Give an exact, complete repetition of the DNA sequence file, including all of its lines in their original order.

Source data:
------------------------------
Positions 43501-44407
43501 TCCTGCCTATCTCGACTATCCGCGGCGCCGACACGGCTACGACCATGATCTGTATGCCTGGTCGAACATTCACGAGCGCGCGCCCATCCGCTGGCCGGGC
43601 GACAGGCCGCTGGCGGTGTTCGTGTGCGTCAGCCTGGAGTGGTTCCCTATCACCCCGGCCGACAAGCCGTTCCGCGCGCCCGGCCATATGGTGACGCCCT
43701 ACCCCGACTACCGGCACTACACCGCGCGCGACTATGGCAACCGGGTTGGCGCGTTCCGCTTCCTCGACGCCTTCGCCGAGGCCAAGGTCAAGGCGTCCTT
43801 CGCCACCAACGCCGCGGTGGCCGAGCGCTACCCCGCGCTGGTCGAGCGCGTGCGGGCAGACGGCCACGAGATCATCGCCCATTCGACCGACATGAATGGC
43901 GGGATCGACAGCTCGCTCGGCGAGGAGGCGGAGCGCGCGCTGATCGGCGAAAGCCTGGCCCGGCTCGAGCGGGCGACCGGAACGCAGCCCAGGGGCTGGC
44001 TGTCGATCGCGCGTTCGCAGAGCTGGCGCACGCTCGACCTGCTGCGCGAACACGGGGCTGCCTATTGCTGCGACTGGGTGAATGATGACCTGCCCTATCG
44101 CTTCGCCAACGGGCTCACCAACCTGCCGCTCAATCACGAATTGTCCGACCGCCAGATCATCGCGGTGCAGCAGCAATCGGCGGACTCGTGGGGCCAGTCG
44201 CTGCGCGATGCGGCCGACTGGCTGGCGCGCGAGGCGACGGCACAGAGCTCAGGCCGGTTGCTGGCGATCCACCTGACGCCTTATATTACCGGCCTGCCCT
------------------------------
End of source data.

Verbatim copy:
Positions 43501-44407
43501 TCCTGCCTATCTCGACTATCCGCGGCGCCGACACGGCTACGACCATGATCTGTATGCCTGGTCGAACATTCACGAGCGCGCGCCCATCCGCTGGCCGGGC
43601 GACAGGCCGCTGGCGGTGTTCGTGTGCGTCAGCCTGGAGTGGTTCCCTATCACCCCGGCCGACAAGCCGTTCCGCGCGCCCGGCCATATGGTGACGCCCT
43701 ACCCCGACTACCGGCACTACACCGCGCGCGACTATGGCAACCGGGTTGGCGCGTTCCGCTTCCTCGACGCCTTCGCCGAGGCCAAGGTCAAGGCGTCCTT
43801 CGCCACCAACGCCGCGGTGGCCGAGCGCTACCCCGCGCTGGTCGAGCGCGTGCGGGCAGACGGCCACGAGATCATCGCCCATTCGACCGACATGAATGGC
43901 GGGATCGACAGCTCGCTCGGCGAGGAGGCGGAGCGCGCGCTGATCGGCGAAAGCCTGGCCCGGCTCGAGCGGGCGACCGGAACGCAGCCCAGGGGCTGGC
44001 TGTCGATCGCGCGTTCGCAGAGCTGGCGCACGCTCGACCTGCTGCGCGAACACGGGGCTGCCTATTGCTGCGACTGGGTGAATGATGACCTGCCCTATCG
44101 CTTCGCCAACGGGCTCACCAACCTGCCGCTCAATCACGAATTGTCCGACCGCCAGATCATCGCGGTGCAGCAGCAATCGGCGGACTCGTGGGGCCAGTCG
44201 CTGCGCGATGCGGCCGACTGGCTGGCGCGCGAGGCGACGGCACAGAGCTCAGGCCGGTTGCTGGCGATCCACCTGACGCCTTATATTACCGGCCTGCCCT